This is one of the things happening with the UK this 11th of 11th of 11th.
Oldest War Veteran Lays Wreath in France
Lest we forget: A two-minutes' silence will be held at 11am to mark the Armistice
Britain's oldest war veteran is to mark Armistice Day by laying a wreath for fallen comrades at a war memorial in France.
First World War veteran Henry Allingham, 109, the last survivor of the Battle of Jutland and the last surviving founder member of the Royal Air Force, has travelled to St Omer, near Calais, to honour those who died.
Mr Allingham, from Eastbourne, East Sussex, is guest of honour at a wreath laying service at the first permanent memorial to British air personnel who served on the Western Front, located just outside the French town.
He will be joined for the ceremony by Air Vice Marshall Peter Dye, the RAF's deputy commander-in-chief and chief of staff, and a dozen aircraft engineer trainees from RAF Cosford, near Wolverhampton.
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French war veterans and local dignitaries will also gather at the memorial built at the aerodrome which during the Great War became the most important British air base in France and Belgium, and where the initially small British air services developed into the RAF.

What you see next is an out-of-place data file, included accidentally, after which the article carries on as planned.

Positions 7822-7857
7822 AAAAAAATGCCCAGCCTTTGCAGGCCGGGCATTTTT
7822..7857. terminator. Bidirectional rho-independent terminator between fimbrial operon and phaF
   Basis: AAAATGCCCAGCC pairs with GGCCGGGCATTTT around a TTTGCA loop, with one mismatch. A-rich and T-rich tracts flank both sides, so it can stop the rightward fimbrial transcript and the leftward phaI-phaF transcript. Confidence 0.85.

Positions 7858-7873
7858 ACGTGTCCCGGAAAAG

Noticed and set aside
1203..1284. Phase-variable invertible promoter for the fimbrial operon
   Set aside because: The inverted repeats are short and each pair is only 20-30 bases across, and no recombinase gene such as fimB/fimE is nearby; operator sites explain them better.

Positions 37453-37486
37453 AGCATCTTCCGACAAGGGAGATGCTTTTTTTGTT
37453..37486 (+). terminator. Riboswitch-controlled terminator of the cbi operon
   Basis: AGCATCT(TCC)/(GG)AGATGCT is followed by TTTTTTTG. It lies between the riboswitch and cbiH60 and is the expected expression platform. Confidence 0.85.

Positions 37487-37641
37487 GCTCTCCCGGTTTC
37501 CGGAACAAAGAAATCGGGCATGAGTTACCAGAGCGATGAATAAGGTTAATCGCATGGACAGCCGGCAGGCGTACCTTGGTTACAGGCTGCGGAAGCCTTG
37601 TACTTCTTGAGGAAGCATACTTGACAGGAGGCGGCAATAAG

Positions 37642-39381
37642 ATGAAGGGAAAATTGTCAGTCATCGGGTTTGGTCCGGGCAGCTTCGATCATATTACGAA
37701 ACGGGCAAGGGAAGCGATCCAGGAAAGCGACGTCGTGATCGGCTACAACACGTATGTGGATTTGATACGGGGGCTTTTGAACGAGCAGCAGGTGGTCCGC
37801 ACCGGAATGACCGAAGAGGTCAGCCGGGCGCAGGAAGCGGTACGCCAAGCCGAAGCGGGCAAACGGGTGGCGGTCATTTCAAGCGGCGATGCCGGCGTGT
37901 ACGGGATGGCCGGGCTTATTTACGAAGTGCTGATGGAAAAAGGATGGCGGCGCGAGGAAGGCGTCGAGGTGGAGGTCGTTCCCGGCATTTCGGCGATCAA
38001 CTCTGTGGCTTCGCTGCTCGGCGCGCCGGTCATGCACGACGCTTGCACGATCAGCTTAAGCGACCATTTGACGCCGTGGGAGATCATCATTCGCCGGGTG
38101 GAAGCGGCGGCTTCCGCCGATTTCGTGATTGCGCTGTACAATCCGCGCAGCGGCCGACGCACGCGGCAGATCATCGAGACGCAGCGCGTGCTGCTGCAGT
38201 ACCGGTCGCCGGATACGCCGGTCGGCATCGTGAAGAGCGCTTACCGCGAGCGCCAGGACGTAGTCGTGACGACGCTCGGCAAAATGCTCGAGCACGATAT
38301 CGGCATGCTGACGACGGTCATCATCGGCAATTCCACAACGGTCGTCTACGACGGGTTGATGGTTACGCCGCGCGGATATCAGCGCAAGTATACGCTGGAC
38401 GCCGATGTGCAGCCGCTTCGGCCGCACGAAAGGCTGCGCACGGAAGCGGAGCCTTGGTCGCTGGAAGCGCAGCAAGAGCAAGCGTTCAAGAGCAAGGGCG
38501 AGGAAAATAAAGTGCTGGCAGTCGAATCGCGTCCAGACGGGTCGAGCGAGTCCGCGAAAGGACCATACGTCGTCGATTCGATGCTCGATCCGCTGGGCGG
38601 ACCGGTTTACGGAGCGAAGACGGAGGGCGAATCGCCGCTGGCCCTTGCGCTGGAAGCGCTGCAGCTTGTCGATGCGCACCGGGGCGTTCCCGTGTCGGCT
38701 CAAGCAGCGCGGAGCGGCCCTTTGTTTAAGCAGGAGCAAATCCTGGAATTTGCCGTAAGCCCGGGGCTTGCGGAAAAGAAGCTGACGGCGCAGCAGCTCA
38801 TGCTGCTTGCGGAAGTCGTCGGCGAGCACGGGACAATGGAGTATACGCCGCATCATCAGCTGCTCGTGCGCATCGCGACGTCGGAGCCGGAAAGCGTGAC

Despite his age, Mr Allingham plans to walk from his wheelchair to the air memorial to lay a wreath at 10.30am before driving back to the centre of St Omer to salute the fallen at the town's own war memorial on the 11th hour of the 11th day of the 11th month.
Dennis Goodwin, the chairman of the World War One Veterans' Association, said: "Henry is very much looking forward to the ceremony because he knows that he is the ambassador in a way to all the veterans in the UK.
"He is the flag carrier for them and is very proud of what he can do.
"It also gives him a great sense that there is a tomorrow, a focus for going on.''
Mr Allingham, who received a standing ovation at the unveiling of the St Omer air services memorial on Armistice Day last year, is also planning to attend the Cenotaph in Whitehall on Remembrance Sunday.
More than 50 British air squadrons were based at some point at St Omer, which was both an operational station and a major maintenance depot, home to 4,000 personnel by 1918.
The struggle for air superiority came at a high cost, with British airmen maintaining a relentless offensive despite suffering periods of technical and tactical inferiority to the Germans, culminating in the notorious "Bloody April'' of 1917 when more than 8,000 airmen were killed or injured.